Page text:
| Recruiting Corner 
Indian Waters Council - Boy Scouts of America - Columbia, South Carolina
From the IWC Training Committee
Online: Training

Everyone requires training for anything that is to be done well. Individual jobs with Scouting are no different; therefore, it is essential that every leader is trained in their individual job and its importance. A trained leader is knowledgeable and confident in the role being performed. The knowledge and confidence of a trained leader are quickly sensed by the Scouts and are a positive influence on their lives.

There are four levels of training:

Fast start training is designed to get a new leader off to a fast start. Its purpose is to acquaint families, new leaders, and others with the program of the Boy Scouts of America and give specific information about the program phase involved. Fast Start can be taken online by clicking on the link (FAST START TRAINING above).


a) THIS IS SCOUTING is the initial training for adult leaders serving youth in units. Through a series of lively presentations, the training presents an overview of the core elements of Scouting, including the organization’s mission, aims, and methods. It also provides new leaders with a look at the resources available to them through the BSA, and a clear understanding of Scouting’s expectations of its adult leadership. All new adult leaders of Tiger Cubs, Cub Scouts, Webelos Scouts, Boy Scouts, Varsity Scouts, or Venturers must take this course. A Scout leader needs to take THIS IS SCOUTING only once. This training is available online.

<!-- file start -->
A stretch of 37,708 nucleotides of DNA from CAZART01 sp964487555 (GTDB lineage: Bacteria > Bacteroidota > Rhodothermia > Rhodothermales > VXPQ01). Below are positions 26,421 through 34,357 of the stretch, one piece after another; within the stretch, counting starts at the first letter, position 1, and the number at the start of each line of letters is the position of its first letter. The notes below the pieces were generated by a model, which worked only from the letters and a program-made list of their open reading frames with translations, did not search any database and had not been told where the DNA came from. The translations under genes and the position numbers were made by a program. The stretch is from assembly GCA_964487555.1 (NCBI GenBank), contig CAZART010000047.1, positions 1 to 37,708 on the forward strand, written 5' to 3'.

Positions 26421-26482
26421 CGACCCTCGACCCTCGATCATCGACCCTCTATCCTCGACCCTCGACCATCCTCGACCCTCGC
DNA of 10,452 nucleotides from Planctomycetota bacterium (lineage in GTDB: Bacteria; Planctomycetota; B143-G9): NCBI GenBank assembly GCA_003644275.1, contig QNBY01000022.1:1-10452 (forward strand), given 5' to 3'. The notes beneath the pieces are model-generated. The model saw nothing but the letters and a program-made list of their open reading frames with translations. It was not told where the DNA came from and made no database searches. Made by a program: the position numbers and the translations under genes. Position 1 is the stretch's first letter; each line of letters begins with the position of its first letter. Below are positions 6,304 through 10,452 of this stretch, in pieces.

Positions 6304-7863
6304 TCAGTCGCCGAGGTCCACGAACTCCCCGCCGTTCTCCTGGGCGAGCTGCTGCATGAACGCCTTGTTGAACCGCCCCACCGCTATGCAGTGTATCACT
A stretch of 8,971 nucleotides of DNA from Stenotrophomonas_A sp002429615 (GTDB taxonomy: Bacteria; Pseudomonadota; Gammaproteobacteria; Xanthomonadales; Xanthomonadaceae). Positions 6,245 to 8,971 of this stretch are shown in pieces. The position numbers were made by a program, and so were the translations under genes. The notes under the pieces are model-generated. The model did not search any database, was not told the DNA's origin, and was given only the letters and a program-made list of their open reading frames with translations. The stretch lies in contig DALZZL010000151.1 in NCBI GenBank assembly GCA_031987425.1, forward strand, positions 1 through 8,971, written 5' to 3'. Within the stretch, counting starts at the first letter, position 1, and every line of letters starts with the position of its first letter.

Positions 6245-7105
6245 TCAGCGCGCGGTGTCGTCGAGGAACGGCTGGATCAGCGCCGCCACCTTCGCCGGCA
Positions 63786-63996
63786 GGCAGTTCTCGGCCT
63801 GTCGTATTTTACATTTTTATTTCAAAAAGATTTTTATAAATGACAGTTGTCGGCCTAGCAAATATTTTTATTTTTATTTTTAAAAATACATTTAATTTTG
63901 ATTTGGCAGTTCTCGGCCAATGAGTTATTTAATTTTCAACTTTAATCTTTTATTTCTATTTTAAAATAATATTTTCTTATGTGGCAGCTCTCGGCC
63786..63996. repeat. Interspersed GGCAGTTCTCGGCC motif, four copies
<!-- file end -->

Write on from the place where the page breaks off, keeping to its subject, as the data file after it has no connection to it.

b) Upon completion of THIS IS SCOUTING, volunteer leaders take part in LEADER SPECIFIC TRAINING to prepare them for the opportunities and responsibilities relating to their leadership positions with Scouting. Examples of these trainings would be Tiger Den Leader, Wolf & Bear Den Leader, Webelos Den Leader, Cubmaster, and Pack Committee. Leader Specific training is also an opportunity for new leaders to get answers to questions they may have about their roles and about the BSA in general. This training must be attended in person. Each time a leader changes positions, Leader Specific Training for the new role must be taken.

c) Youth Protection Training - Youth Protection Training is required for all registered leaders. New leaders are required to take Youth Protection Training before submitting their application for registration. The certificate of completion must be submitted at the time application is made and before volunteer service with youth begins. Youth Protection Training must be taken every two years. If a volunteer's Youth Protection Training record is not current at the time of recharter, the volunteer will not be reregistered. Youth Protection Training is offered online.

This includes a variety of courses given on a district or council level. They are designed to give additional information on specific areas of Scouting. Some of the methods touched upon in basic training are treated in greater depth in supplemental training courses. Some courses are held on a regular basis as a continuing source of information. Examples of supplemental training courses are Basic Adult Leader Outdoor Orientations (BALOO), Introduction of Outdoor Leader Skills for Webelos Leaders, Climb on Safely, Safe Swim Defense, Hazardous Weather, and any courses offered at your district ROUNDTABLE. Many additional courses are offered online through the BSA E-Learning site.

Leaders desiring a deeper dedicated involvement in the program, and who are otherwise qualified, will find advanced training highly rewarding.
Wood Badge
serves as the advanced training program for Cub Scouting, Boy Scouting, Varsity Scouting and Venturing.
Successful completion of basic training is a prerequisite for advanced training.

Training Dates
Youth Protection
New Leader Training
All About Cub Scouts
Cub Scout Leader Training
Boy Scout Leader Training
University of Scouting
National Youth Leader Training
Venture Training
Explorer Training
Wood Badge
Leaders Background Check
Climbing/Rappelling Instructors Course
Updates by: IWC Staff and Volunteers | © Indian Waters Council, BSA 2013